You should also post positive comments from patients on your own Web site. If you don't have a Web site for your practice yet, building one is essential. As more and more patients and potential patients search online for information about you, you want them to find your practice's Web site with accurate, positive information about you, rather than just finding those sites with negative reviews. When it comes to designing your Web site, don't be bashful. Make sure to list your credentials, honors and accomplishments so that potential patients can see them. Update your site regularly with information about projects your clinic is involved with or things you are actively working on to improve care to patients. Some clinics are even starting to post their practices on Web sites like Facebook. com to get more positive exposure and communicate better with their patients.

Social media resource

The AAFP guide "Social Media for Family Physicians" can help physicians navigate the sometimes rough waters of social media. For example, on the question of whether to respond to negative online reviews, the guide encourages physicians to "think twice" before responding: "While online physician-rating services are becoming common, the Pew Research Center says that only about one in five Internet users have consulted these types of online reviews and rankings. And while online reviews arguably have a negative bias, only 3 percent to 4 percent of people actually post health care-related reviews. By posting responses to these types of reviews, you inadvertently draw attention to them and increase their credibility. If a former patient complains, try to resolve the complaint in a phone call or through some other offline channel."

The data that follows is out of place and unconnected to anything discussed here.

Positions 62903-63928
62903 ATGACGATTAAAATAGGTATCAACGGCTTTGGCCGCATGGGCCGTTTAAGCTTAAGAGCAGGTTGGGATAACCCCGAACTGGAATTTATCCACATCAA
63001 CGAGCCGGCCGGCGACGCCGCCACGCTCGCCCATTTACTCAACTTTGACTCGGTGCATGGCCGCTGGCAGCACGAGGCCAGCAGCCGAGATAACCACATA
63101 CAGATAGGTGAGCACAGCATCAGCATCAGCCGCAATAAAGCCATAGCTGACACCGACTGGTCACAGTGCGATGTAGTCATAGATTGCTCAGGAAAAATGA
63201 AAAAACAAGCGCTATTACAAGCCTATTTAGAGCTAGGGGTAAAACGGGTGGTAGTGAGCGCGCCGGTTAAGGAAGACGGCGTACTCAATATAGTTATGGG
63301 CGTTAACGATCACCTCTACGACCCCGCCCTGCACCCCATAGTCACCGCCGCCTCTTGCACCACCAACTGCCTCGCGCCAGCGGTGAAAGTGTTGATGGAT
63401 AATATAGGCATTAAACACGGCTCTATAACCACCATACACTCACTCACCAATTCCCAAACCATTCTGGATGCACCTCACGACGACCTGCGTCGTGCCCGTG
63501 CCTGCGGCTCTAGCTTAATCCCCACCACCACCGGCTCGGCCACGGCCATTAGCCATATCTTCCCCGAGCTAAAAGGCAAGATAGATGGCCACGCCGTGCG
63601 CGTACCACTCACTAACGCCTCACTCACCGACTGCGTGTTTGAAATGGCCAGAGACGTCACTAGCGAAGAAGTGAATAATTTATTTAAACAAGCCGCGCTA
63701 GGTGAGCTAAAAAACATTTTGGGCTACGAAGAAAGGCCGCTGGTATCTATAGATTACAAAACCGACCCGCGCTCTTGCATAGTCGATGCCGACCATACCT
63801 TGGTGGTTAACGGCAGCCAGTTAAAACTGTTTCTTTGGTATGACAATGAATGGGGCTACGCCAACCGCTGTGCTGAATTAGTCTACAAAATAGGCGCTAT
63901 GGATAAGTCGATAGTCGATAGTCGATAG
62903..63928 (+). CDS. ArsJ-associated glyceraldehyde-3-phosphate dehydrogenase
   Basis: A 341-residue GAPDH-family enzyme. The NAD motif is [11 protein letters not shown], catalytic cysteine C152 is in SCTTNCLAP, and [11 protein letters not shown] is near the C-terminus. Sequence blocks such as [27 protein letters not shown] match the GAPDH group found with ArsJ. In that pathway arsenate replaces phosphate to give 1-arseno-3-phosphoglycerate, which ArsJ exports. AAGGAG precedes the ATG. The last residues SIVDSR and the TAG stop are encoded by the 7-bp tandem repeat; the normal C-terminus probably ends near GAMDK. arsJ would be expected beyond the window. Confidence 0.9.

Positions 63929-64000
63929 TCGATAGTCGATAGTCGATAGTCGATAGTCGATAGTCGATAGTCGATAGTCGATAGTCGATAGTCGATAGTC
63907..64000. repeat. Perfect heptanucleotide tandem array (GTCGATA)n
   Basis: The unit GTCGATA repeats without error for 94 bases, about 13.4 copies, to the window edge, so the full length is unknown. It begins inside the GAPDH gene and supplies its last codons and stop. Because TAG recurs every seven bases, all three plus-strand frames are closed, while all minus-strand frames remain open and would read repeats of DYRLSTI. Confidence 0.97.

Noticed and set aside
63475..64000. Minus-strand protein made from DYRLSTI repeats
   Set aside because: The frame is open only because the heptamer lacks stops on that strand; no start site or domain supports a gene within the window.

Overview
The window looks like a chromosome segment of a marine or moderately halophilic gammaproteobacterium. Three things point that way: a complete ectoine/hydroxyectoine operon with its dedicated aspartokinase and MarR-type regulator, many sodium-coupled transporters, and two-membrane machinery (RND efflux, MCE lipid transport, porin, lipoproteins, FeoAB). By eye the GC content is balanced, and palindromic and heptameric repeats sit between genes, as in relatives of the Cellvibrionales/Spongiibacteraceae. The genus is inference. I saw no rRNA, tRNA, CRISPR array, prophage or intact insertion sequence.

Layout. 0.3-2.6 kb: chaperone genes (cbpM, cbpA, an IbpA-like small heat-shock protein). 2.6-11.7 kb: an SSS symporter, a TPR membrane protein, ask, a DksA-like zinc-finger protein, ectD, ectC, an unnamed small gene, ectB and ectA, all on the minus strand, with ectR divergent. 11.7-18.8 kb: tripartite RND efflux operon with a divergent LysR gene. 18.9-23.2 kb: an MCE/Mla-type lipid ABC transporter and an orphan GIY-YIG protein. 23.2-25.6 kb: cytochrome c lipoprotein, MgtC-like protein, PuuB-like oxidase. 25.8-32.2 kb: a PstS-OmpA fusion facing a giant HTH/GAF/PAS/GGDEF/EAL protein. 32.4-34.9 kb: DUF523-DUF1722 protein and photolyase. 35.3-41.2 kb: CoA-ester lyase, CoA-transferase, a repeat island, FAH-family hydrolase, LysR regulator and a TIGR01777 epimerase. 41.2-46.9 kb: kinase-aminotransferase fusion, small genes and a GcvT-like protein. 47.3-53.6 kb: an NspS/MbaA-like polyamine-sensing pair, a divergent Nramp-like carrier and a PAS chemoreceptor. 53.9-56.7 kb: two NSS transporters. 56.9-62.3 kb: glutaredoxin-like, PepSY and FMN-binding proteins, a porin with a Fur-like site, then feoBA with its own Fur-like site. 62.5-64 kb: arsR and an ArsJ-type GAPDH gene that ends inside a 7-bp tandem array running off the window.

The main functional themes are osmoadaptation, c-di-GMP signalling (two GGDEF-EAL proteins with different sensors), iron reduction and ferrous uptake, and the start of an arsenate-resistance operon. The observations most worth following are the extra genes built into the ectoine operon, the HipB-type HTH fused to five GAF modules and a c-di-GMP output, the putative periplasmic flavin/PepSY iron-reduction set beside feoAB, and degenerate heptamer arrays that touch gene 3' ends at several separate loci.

The ultimate solution

Because bad news doesn't go away quickly on the Internet (it can remain posted on Web sites for years), it's best to do what you can to keep your reputation as clean as possible. This means making sure your practice is treating patients right. Communicate with them, ask for their feedback, and don't let them leave your office angry. Good old-fashioned bedside manner can go a long way toward creating satisfied patients, even in today's technology-driven world.